The microorganisms related to CP/CPPS are also known to cause STI, which have also been hypothesized to increase the risk of prostate cancer. Several case–control studies investigating the association of STI with prostate cancer are summarized in Table 1. There are two articles on meta-analyses that analyzed the association between the risk for prostate cancer and history of STI. Dennis et al. analyzed 23 case–control studies and calculated a RR of prostate cancer of 1.44 (95% CI 1.24–1.66) for a history of any STI, 2.30 (1.34–3.94) for a history of syphilis and 1.36 (1.15–1.61) for a history of gonorrhea.42 Taylor et al. analyzed 29 case–control studies and calculated a RR of prostate cancer of 1.48 (95% CI 1.26–1.73) for a history of any STI, 1.35 (1.05–1.83) for a history of gonorrhea and 1.39 (1.12–2.06) for a history of HPV infection.43 Studies included in these meta-analyses assessed STI exposure by self-report of STI history, and the majority featured case–control designs with retrospective assessment of STI exposure, thus allowing for the potential of recall bias and detection bias. Furthermore, none of these studies accounted for exposure to multiple STI or to repeated infections with the same organism. The possibility also exists for the subjects to have had an asymptomatic infection, especially with Chlamydia or HPV.43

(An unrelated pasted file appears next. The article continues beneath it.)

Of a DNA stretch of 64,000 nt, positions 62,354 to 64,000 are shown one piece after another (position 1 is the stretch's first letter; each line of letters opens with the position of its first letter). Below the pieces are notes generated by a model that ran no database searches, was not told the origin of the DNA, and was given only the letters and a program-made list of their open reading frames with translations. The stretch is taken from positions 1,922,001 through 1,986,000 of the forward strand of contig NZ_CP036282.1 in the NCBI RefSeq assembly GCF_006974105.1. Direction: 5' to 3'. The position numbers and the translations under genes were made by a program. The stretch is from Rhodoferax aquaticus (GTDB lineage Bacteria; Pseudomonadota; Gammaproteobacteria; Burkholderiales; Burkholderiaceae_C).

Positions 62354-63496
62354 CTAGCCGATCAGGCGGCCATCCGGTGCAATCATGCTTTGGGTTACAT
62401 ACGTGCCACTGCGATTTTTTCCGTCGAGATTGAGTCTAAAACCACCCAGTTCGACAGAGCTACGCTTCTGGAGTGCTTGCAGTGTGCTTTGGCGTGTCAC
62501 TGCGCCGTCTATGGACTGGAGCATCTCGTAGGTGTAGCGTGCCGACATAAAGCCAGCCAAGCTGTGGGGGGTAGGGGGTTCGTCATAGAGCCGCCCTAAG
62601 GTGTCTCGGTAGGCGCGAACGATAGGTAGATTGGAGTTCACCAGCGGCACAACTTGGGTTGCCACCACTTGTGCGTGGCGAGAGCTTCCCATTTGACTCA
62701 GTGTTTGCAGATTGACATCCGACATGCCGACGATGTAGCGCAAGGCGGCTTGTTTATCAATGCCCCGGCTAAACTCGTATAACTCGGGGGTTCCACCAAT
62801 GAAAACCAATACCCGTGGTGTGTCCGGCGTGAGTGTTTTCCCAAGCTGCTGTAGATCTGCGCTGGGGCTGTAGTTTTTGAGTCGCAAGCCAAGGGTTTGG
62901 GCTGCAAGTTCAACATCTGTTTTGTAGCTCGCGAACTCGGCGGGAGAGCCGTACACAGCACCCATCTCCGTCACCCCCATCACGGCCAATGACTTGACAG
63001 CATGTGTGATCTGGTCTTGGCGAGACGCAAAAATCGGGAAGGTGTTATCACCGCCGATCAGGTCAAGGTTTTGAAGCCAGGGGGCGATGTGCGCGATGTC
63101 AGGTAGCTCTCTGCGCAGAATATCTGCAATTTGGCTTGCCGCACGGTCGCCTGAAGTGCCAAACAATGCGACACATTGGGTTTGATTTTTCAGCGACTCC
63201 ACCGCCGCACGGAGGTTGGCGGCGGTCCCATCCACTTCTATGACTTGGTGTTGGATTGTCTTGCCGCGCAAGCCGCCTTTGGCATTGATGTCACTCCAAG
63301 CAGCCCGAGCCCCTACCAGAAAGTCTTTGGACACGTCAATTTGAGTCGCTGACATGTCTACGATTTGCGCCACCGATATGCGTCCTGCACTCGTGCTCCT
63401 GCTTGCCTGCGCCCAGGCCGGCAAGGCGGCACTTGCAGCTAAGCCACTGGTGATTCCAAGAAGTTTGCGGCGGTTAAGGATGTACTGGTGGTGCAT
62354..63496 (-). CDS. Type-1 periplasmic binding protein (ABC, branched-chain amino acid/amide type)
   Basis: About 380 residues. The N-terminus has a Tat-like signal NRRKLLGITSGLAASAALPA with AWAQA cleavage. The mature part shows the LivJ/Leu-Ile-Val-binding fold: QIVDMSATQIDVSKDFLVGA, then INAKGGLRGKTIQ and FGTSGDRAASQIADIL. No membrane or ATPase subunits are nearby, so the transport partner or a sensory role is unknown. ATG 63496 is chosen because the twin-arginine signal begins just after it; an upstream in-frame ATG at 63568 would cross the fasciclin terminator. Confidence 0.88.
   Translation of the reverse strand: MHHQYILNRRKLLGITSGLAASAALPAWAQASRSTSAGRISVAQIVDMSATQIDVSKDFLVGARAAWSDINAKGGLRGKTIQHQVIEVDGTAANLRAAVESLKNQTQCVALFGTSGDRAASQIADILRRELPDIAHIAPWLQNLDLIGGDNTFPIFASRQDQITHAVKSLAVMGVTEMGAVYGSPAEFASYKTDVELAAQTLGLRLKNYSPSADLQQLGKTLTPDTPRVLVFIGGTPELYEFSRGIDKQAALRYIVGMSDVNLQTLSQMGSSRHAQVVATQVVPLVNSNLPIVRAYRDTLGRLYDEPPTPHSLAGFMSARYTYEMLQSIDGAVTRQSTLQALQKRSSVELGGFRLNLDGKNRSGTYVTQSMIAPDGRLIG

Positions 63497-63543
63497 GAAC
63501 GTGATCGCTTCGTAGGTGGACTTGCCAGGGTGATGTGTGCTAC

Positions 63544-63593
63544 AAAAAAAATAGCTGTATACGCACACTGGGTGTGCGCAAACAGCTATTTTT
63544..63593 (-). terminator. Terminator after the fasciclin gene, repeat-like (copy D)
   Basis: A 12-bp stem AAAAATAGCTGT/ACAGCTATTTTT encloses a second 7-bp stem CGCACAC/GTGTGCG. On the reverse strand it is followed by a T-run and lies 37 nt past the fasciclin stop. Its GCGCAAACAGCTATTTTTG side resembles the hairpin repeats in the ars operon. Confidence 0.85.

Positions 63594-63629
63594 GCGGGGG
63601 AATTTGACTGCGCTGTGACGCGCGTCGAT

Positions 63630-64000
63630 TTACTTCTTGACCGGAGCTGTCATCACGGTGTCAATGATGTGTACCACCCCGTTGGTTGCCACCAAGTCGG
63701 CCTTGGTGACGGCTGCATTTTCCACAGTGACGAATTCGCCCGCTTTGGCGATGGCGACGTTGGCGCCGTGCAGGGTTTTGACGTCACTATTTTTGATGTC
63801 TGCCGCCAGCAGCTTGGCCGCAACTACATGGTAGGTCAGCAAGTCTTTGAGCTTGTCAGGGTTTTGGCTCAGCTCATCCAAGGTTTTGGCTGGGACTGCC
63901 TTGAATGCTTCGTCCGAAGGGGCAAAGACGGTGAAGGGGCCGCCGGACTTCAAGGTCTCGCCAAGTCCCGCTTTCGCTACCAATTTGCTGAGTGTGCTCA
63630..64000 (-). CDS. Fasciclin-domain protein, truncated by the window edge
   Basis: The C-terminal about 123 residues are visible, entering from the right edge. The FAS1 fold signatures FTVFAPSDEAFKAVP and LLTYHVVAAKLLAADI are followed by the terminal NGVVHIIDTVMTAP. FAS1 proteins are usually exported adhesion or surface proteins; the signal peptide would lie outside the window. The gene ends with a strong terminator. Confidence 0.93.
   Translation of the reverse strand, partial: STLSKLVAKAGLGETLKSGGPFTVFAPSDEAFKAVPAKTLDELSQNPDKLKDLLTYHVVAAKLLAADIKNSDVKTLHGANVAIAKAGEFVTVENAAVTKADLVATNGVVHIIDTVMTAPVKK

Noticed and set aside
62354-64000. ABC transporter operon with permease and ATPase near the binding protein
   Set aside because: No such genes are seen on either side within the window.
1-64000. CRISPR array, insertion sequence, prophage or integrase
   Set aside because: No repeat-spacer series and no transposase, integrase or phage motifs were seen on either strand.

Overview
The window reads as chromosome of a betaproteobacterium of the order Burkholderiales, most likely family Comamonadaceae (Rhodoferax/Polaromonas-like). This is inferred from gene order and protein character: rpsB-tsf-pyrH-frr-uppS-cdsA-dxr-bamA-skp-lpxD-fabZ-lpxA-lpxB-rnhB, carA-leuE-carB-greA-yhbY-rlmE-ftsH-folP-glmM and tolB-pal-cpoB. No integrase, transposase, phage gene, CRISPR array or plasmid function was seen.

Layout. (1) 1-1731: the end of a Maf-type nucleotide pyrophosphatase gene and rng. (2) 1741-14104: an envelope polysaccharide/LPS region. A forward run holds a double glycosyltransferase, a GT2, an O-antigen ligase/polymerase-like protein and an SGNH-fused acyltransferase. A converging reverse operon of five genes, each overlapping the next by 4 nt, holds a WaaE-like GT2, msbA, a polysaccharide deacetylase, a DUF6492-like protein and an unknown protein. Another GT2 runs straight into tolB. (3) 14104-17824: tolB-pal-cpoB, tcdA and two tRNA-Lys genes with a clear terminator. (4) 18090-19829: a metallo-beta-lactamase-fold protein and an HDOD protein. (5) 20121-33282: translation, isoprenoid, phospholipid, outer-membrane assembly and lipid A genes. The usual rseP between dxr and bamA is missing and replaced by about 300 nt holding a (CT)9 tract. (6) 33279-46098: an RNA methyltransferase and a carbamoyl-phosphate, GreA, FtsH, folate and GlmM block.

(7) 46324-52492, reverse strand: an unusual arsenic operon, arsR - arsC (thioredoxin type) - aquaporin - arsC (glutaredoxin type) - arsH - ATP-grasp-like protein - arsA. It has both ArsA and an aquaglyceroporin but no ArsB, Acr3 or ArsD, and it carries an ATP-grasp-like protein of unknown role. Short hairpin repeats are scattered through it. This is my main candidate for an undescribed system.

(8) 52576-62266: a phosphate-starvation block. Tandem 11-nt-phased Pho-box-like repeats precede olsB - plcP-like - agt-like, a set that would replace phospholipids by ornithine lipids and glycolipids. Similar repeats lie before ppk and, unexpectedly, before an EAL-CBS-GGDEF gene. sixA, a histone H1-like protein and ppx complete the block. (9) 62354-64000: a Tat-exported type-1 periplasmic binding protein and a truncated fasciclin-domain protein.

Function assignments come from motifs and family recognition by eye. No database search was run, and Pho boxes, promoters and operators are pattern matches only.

More recently, epidemiological studies have begun to investigate associations between individual STI and prostate cancer by serology, but there is no conclusive consensus on an association between specific microorganisms and prostate cancer. Some articles reported positive association between prostate cancer risk and circulating antibodies against syphilis,44C. trachomatis,45 HSV-2,46 and HPV serotypes 1647,48 and 18,34 which are two of the high-risk types for cervical cancer, whereas the other articles reported no detected associations for HPV serotypes 11, 16 or 23.18,44,47,49,50 Studies were null for antibodies against Chlamydia species45 and herpesvirus 851 and 2,52,53 whereas Hoffman et al. observed significantly higher odds of HHV-8 seropositivity in prostate cancer patients than in controls.54 The inconsistency of these results might be caused by many confounding factors related to STI. Sutcliffe et al. found several correlates of STI history, such as African–American race, foreign birth, southern residence, cigarette smoking, greater alcohol consumption, higher ejaculation frequency, vasectomy and high cholesterol.55 In investigation of STI and later chronic disease, such as benign prostatic hyperplasia and prostate cancer, these confounders should be taken in account.